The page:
Are you or a family member enrolled in Medicaid, MiChild, or Healthy Michigan?Check your mail for a renewal notice!For the first time since the pandemic began, states are requiring people to show that they are still eligible for Medicaid coverage. At least 8 million Americans are expected to lose Medicaid coverage this year, and about 75% of them will be dropped because of paperwork problems, not because they are no longer eligible.

The Michigan Department of Health and Human Services (MDHHS) started sending out renewal packets in April, and they will continue doing so on a rolling basis until 2024. You can complete the renewal process by mail or online through MI Bridges.

If you do not respond to a renewal or if MDHHS does not have your correct address, your Medicaid (including MiChild and Healthy Michigan plans) will stop. Please use MI Bridges or the county MDHHS office to confirm that they have your correct contact information.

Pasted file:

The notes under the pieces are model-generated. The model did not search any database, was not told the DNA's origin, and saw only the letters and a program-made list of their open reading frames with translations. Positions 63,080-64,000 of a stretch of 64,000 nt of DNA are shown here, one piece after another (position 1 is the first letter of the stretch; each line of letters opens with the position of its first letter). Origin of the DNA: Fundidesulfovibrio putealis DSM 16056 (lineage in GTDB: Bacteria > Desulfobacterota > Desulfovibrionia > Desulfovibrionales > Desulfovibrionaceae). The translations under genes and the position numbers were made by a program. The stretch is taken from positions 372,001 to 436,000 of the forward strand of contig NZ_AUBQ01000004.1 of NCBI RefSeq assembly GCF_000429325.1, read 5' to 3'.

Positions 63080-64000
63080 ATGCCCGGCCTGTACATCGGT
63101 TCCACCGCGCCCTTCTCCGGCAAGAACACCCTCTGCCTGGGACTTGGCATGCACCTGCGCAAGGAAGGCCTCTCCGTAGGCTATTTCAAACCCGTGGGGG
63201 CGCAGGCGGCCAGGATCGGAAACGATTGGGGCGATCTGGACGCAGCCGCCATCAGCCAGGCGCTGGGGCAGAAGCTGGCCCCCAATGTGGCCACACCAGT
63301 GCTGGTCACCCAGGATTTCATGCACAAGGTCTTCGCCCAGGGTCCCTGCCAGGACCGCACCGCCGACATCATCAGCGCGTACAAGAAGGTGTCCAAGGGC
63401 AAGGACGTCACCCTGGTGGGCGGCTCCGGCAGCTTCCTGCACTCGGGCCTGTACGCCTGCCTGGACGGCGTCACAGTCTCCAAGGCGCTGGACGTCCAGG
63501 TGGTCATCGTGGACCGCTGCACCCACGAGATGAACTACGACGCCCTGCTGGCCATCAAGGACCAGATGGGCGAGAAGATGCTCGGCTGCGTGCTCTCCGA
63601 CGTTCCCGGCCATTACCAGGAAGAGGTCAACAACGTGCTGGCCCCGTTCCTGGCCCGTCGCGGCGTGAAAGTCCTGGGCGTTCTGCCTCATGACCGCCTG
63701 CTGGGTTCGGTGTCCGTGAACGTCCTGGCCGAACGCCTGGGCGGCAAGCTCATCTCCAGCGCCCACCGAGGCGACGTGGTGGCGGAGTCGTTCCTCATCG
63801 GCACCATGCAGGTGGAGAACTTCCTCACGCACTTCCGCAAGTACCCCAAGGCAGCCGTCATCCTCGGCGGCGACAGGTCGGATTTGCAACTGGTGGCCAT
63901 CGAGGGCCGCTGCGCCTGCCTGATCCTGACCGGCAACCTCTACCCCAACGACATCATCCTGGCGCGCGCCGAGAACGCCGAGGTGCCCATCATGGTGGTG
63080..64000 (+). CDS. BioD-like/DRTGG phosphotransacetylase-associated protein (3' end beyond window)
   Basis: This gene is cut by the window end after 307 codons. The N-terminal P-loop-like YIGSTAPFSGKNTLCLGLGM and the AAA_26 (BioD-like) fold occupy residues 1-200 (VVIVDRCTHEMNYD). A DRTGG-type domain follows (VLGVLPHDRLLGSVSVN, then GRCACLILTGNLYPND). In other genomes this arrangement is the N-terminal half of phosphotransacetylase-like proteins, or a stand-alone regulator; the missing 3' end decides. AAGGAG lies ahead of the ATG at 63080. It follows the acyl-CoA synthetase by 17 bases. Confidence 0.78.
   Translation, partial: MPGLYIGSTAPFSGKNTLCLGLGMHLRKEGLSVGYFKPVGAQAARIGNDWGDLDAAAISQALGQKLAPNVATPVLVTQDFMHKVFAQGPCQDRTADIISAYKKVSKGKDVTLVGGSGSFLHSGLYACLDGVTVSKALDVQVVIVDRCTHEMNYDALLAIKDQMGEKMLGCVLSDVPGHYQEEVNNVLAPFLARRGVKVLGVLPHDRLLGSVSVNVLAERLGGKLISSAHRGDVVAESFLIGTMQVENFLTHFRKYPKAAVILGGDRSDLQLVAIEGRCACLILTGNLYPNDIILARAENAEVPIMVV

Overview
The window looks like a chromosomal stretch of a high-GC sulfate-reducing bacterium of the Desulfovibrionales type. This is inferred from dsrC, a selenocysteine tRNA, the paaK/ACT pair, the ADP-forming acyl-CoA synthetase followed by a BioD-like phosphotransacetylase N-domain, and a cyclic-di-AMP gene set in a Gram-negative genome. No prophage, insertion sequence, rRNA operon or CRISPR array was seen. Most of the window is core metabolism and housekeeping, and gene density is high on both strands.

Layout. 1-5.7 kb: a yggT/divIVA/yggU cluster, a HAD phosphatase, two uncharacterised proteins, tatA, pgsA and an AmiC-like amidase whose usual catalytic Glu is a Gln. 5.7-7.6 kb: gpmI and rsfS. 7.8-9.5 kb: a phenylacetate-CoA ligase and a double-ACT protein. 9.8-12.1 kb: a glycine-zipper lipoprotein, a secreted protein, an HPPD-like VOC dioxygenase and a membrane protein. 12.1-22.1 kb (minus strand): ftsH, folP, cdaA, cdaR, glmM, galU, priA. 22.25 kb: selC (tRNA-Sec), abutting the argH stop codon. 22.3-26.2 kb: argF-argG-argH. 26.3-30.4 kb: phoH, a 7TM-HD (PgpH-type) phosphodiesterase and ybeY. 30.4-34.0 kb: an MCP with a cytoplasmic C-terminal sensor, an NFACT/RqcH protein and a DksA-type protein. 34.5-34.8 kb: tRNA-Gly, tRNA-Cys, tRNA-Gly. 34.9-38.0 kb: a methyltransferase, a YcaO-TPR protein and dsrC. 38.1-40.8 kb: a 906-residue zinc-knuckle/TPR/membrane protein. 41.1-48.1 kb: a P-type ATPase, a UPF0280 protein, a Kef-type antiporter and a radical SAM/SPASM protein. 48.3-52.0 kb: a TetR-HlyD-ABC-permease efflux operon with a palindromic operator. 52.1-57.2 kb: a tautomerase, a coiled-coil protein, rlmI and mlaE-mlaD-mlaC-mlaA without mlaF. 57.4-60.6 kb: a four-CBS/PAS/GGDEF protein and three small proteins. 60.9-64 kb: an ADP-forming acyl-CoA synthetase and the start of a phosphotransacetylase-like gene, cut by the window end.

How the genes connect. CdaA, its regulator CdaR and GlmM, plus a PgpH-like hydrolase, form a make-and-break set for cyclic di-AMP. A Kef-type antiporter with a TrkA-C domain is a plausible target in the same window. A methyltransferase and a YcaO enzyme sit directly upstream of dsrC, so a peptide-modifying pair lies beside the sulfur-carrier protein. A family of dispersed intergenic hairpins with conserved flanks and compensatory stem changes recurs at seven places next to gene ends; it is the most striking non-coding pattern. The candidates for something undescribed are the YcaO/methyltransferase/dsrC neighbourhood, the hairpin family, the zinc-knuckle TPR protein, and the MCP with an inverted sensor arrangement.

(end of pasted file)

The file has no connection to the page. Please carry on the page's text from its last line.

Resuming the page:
If MDHHS ends your Medicaid coverage, but you believe you are still eligible, you should follow the instructions in the notice you receive without delay to request an appeal hearing. If you file an appeal before the “effective action date” in the notice, your coverage will not be interrupted before the hearing. Even if you miss the effective action date, you can still appeal if you get the hearing request form to MDHHS within 90 days. You may also be able to re-apply before your hearing date. For more detailed information, consult Michigan Legal Help.

If you are unable to resolve an issue with your Medicaid coverage through MDHHS, my office may be able to help. Call us at (517)373-2406 or email

Unemployment Insurance Agency Assistance and Being Aware of ScamsThe State Treasury Department and the Unemployment Insurance Agency (UIA) released a joint statement warning Michiganders of fraudulent letters claiming to be from the state requesting they pay back debt. You can learn more about this scam and what to do if you think you may have been targeted here. If you need assistance in dealing with the UIA, contact my office.